Known primarily as a bustling port and believed to be the birthplace of explorer Christopher Columbus, Genoa is overlooked by many visitors to Italy. Discover a captivating city boasting a plethora of historic palaces. Words and pictures by William David Wilson.
The smell of the freshly baked focaccia emerging from the hearth oven instantly arouses my appetite. I am inside the Focacceria Buon Appetito, about to indulge in a slice or two of this beloved local speciality.
I have just taken the train to Nervi, the most easterly quartiere (district) of Genoa and am about to embark on a brisk walk around Passeggiata Anita Garibaldi; a scenic, 2km-long (1 mile) promenade carved around the rocky shoreline that bravely faces the crashing waves of the Mediterranean Sea. The esplanade boasts stunning views of the town and turquoise blue waters below it; I spot daring kayakers ride the breaking swells in the distance below me.
My visit to Genoa coincides with the “Rolli Days”, an annual event in which some of the city’s unique Renaissance and baroque palaces that line its historic centre throw their doors open to the public. Built when Genoa was a powerful and wealthy maritime republic and financial centre, these elegant residences have been part of the UNESCO World Heritage list since 2006, and I would soon appreciate why.
First I explore Nervi, and after a stroll in the warm spring sunshine – stopping briefly for some luscious gelato stracciatella (a rich and creamy ice cream embedded with chocolate shavings) – it was on to the Parchi Di Nervi. A stunning, 10 hectares (25 acres) green belt sandwiched between the tree-laden mountains and the Mediterranean, these immaculately maintained parks immediately grab me as something special. The perfumes emanating from the rose gardens of Villa Grimaldi Fassio coalesce with the cool, sea air as I wander northwards towards the attractive 16th century Villa Saluzzo Serra; a once private residence which now houses Genoa’s Gallery of Modern Art.
I’m told by the curator Maria Flora Giubilel that the close relationship between art and nature inspired the foundation of the Musei di Nervi park complex, which also hosts the Raccolte Frugone, Luxoro and Wolfsonian Collections in its grounds. I marvel at paintings by Nicolò Barabino and van Elven (the latter’s ‘Imaginary view of the main monuments of Italy’ is fêted as an important pre-Italian reunification piece) and the modern decorative arts and fascist propaganda pieces central to the Wolfson Collection. After canapés at the neighbouring Hotel Astor, it’s time to leave enchanting Nervi and journey into the heart of the old town for a taste of authentic Genoese cuisine.
Ambling down to Via Ponte Calvi, I enter Al Veliero, part of the “Genova Gourmet” project celebrating traditional Ligurian cooking. I adore the trennette al pesto and succulent king prawns, and even find room for some scrumptious amaretto pudding for desert. A few glasses of Laura Aschero’s Vermentino later and it was finally time for some rest. I wander back to the luxury confines of Grand Hotel Savoia, whose striking galleon themed rooms are appropriately inspired by the city’s nautical heritage.
The rest is much needed as the following day, I head to Palazzo Tursi and am pounding the streets exploring some of the 42 Palazzi Dei Rolli palaces, a roster of aristocratic homes built along the Strade Nuove (“New Streets”) – now known as Via Garibaldi – from the mid 16th century that were used primarily to entertain dignitaries and illustrious guests visiting the then Republic of Genoa. The palaces were owned by the wealthy and powerful elite, such as the Grimaldi, Spinola, Pallavicino and Lomellini families.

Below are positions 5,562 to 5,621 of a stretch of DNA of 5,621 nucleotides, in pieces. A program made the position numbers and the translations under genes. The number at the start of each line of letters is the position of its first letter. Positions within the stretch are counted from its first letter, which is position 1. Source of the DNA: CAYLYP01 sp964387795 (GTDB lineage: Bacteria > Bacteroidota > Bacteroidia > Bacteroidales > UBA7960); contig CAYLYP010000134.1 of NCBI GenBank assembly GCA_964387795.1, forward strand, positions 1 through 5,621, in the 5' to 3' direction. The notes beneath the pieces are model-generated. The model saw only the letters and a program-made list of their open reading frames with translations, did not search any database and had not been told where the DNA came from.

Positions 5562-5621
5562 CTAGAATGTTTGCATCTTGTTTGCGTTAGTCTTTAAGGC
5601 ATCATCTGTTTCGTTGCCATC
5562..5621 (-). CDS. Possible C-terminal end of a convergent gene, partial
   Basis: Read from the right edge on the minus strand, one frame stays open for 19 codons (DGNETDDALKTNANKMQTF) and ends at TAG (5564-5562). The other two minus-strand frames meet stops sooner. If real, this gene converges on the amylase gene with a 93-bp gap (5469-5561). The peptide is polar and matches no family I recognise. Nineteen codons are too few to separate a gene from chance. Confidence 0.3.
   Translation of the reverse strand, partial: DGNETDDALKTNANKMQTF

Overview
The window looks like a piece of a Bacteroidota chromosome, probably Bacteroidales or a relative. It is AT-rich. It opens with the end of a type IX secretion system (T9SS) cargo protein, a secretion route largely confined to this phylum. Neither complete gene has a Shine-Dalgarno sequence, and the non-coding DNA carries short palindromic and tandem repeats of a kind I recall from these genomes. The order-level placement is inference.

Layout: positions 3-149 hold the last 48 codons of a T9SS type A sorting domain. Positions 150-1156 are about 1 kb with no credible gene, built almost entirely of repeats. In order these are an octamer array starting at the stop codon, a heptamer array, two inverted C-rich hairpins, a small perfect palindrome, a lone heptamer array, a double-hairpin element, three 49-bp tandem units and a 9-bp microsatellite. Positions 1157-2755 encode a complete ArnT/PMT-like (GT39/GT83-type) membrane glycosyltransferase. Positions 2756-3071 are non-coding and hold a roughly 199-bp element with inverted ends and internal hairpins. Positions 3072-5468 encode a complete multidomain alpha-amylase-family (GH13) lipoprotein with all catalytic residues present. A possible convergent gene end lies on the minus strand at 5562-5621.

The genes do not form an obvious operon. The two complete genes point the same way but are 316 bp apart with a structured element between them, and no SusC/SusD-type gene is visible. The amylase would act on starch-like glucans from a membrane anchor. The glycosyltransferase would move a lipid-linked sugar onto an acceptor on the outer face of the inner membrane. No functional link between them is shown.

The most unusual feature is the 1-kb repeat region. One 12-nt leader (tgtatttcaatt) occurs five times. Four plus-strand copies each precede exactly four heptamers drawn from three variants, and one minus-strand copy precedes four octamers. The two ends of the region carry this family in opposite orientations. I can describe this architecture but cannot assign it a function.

Remarkably there are many other residences – at least another 40 – that have not received UNESCO status.
With their breathtaking courtyards and gardens, stunning open staircases and glorious frescoes, the magnificent Palazzi Dei Rolli have to be experienced firsthand for a true appreciation of their allure and magnitude.
In one palace, a butler waltzes around an enormous chandeliered dining room serving Genoese delicacies and fine Ligurian wine. A framed picture of Prince Albert II of Monaco is perched on a table nearby (the principality’s monarch is also head of the house of Grimaldi), illustrating how these palaces still fulfil their centuries-old traditions of royal succession and welcoming esteemed visitors to Genoa. Others house museums, public offices, banks and even luxury antique shops.
The Palazzo della Meridiana, with its distinctive sun dial on the façade, is one of the palaces that really catches my imagination. Its dramatic Luca Cambiasso and Lazzaro Calvi decorated frescoes imprint themselves on my memory.
The tour ends and I finally have a chance to rest tired feet. And where better than in the spectacular Lorenzo Di Ferrari designed Golden Gallery in Palazzo Tobia Pallavicino. I gaze down into the elegant, mirrored table, my reflection overwhelmed by the commanding fresco way above me. I’m exhausted but feel immensely rewarded.
The next day, I spend my final hours in Genoa ambling around the ancient centre of the city, and I discover there is more to “the Superb One” than just aristocratic residences. Colourful, winding caruggi (alleyways) lead me to magnificent churches like the Church of St. Luke and San Lorenzo Cathedral, and I marvel at the remains of the city’s Barborossa Walls guarded by the imposing Porta Soprana gate. Columbus’ former home rests nearby, and I take a moment to ponder why one of the world’s greatest explorers ever felt the need to leave his magical home.
William’s trip to Genoa was organised by Liguria Tourism Promotion Agency http://www.turismoinliguria.it
Need to know
Fly: Return British Airways flights from London Gatwick to Genoa start from £79pp.
Stay: Prices at the Grand Hotel Savoia in central Genoa start from £115 for a double or twin room (based on two sharing), with breakfast.